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The Organisational Games People Still Play

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When psychiatrist Dr Eric Berne developed his theories of functional ego states and introduced the concept of Transactional Analysis to the world, he allowed us to see interpersonal interactions in a way that explained why some exchanges work and others are less effective. Not only that, he provided a conceptual framework for envisaging a different way of being how this could be achieved, interaction by interaction.

As such Transactional Analysis (TA) became the mainstay of many psychotherapist’s practice and remains so today. In a therapeutic setting the understanding of behaviour that TA provides has enabled people to improve relationships, decrease conflict and enhance levels of self-esteem. When TA concepts are applied to development activity within organisations, albeit a more superficial and light-touch version of TA theory, it remains a powerful means of improving communication and influencing skills.

Over the years; however, we have also used TA theory, and in particular the Parent-Adult-Child (PAC) model as a lens through which to view organisational culture as well as a framework to help enhance the effectiveness of individual leaders and managers. Using PAC as a way of identifying what needs to change in the working environment so that managers are better able to apply learning can be the missing link with leadership development.

By way of illustration, the leaders we work with typically want their people to step up, engage and contribute more, take more responsibility and accountability and to know how to get more from the resources at their disposal. We explore how anything that the leader does that feels ‘top down’, directive and restrictive, even if the intention is to create structure and focus, will feel like Critical Parent behaviour to the people you are looking to influence and that’s unlikely to deliver the desired outcome. It’s much more likely to result in kick back i.e. Rebellious Child behaviour or Adaptive Child behaviour in the form of unquestioning agreement which can ultimately build dependence. So we work on how to pivot into the Adult to Adult state. As these are interactions grounded in the here and now, they are logical and reasoned, this requires the leader to engage with the other person’s rational mind, which invariably means asking questions, seeking opinions and focusing on what that person has done, is doing and will do in the future. It’s therefore about each person owning their part in what happens next, not because they’ve been told to do it, but because the leader has gained that commitment from them.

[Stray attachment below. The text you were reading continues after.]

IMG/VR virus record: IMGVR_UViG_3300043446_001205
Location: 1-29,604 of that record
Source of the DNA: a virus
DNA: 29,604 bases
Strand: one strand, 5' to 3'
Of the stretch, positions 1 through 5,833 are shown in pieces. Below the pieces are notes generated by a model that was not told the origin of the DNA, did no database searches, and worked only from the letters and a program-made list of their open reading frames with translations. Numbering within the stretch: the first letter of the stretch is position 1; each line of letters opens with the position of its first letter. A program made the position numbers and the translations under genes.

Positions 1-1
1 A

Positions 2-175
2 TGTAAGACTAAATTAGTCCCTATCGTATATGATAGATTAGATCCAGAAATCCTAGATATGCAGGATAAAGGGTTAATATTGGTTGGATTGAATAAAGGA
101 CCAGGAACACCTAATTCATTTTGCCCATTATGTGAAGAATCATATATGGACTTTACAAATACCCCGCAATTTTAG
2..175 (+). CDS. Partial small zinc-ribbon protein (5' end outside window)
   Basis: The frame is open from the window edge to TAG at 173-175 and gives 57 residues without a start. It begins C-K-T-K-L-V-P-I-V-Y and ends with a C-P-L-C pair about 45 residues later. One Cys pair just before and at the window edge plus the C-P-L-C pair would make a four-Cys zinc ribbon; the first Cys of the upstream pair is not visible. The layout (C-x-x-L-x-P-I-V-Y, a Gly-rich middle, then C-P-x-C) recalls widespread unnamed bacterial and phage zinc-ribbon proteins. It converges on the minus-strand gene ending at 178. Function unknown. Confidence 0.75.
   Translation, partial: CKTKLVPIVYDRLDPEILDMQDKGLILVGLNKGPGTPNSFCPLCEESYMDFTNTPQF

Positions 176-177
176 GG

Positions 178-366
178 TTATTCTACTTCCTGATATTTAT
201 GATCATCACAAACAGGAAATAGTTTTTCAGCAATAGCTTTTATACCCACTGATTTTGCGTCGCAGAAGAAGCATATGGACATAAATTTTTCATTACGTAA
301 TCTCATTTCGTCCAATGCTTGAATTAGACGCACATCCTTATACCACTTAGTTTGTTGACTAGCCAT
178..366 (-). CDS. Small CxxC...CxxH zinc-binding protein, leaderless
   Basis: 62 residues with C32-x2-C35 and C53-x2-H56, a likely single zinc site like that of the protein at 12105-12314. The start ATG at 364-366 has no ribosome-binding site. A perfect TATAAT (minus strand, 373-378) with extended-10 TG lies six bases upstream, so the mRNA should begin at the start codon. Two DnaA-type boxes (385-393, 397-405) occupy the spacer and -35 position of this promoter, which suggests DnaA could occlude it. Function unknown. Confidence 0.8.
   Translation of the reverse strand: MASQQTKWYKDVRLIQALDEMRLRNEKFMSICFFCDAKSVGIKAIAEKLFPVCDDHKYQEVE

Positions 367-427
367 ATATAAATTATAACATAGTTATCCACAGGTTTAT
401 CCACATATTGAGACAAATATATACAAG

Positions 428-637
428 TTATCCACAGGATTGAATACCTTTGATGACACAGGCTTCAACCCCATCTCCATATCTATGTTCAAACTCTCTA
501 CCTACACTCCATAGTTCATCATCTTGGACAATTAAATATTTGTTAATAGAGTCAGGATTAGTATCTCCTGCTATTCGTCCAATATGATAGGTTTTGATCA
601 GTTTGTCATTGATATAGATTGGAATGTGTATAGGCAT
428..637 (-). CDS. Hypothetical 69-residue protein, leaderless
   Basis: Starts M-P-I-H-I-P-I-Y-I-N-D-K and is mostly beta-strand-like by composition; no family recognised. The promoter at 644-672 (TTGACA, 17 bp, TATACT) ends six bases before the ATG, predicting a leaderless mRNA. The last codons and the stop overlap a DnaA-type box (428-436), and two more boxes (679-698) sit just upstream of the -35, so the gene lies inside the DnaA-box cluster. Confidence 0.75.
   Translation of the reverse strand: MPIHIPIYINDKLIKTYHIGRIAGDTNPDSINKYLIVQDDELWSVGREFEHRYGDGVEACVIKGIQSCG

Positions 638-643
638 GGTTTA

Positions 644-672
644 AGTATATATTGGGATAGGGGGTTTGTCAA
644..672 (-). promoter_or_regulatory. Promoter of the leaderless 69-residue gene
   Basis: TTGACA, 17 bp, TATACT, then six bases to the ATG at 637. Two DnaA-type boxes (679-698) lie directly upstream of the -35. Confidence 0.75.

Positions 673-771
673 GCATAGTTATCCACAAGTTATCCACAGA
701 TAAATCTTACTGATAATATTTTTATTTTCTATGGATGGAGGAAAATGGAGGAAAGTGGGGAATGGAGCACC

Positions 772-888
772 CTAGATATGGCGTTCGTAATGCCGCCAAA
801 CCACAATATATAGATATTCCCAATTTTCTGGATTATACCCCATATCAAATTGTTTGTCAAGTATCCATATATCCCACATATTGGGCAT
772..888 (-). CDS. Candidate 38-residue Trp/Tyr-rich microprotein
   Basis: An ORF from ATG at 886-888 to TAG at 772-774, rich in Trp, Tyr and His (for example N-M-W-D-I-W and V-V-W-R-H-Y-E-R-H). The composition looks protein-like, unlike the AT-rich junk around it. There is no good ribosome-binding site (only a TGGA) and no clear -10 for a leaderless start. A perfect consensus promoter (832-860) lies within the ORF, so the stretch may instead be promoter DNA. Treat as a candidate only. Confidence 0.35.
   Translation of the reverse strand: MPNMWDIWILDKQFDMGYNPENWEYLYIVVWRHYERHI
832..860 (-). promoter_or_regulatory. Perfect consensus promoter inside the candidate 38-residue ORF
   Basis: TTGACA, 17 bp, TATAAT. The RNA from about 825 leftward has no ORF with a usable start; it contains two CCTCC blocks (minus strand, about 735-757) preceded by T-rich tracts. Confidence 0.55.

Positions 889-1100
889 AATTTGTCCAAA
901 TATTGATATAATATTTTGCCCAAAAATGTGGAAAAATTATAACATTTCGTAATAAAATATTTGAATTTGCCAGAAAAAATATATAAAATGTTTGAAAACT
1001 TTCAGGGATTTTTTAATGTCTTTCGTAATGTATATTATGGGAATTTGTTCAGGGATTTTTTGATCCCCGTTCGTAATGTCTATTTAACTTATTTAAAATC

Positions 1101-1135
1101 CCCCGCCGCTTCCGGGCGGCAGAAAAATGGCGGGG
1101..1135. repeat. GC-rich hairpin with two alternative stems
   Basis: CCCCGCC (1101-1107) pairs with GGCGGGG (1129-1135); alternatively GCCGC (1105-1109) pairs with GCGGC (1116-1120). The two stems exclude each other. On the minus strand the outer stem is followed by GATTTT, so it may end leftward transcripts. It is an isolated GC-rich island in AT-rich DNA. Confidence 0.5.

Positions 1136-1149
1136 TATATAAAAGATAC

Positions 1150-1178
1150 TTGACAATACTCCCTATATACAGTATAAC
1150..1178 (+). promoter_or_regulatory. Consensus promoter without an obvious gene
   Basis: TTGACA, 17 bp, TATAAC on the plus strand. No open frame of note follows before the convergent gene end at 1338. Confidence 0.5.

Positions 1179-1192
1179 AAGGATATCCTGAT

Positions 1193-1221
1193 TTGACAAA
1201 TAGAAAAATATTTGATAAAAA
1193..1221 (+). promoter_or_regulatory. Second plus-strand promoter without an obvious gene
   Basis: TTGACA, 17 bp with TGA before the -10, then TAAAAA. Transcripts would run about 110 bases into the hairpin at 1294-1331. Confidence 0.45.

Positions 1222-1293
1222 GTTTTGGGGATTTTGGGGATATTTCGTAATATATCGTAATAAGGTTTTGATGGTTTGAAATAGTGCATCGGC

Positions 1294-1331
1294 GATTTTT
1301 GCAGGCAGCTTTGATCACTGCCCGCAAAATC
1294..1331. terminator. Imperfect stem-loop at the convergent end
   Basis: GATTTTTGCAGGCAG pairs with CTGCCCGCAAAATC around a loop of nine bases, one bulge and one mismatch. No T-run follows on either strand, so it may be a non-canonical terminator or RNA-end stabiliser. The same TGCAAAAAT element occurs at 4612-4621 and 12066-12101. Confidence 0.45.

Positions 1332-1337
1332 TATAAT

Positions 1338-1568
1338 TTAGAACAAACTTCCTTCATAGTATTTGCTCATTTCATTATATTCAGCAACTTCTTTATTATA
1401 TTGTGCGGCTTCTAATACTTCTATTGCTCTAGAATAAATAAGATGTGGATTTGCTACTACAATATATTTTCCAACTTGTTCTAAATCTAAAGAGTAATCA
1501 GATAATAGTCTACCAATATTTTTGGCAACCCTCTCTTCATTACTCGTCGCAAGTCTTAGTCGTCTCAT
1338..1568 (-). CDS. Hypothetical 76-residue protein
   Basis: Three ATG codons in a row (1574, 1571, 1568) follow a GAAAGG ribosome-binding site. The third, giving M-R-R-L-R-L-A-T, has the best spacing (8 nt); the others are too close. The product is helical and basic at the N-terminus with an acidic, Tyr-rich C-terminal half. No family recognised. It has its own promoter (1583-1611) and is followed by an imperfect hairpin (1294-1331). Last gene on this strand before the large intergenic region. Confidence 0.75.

But no matter how much this way of working resonates with leaders and regardless of how well they hone their skills, sustained application is often stymied as that is not how they themselves are managed. We are often amazed at the extent to which people at senior levels are still micro-managed, albeit that those doing the micro-managing rarely see it as such. Whether it is the desire to get ‘close to the detail’, managers feeling they have to be able to answer any question pertaining to their work area or ensuring consistency and that things are joined up with the leader perceiving that they’re the only one who can see the bigger picture and all the moving parts. Whatever the rationale, the result is everyone operating at least one level down from where they really should be. When directive, controlling behaviours are coupled with a propensity to focus on the gaps and shortfalls (i.e., it might be 95% right but concentrating purely on the 5% that’s not)… then that all feels very Critical Parent and as described above, we know what you’re likely to get by way of a response.

So next time you look to develop your leaders and managers so they increase levels of engagement, contribution and ultimately productivity within their teams, perhaps we need to ask whether we’ve done enough to create a culture and environment where they have a realistic chance of succeeding. The senior leaders in any business set the pace and tone that permeates down and ultimately touches everyone. If your organisation isn’t characterised by Adult to Adult interactions, grounded in the here and now, then maybe the Adult to Adult questions we should be asking ourselves are what part have I played in creating this? And what can I do differently to change things around?

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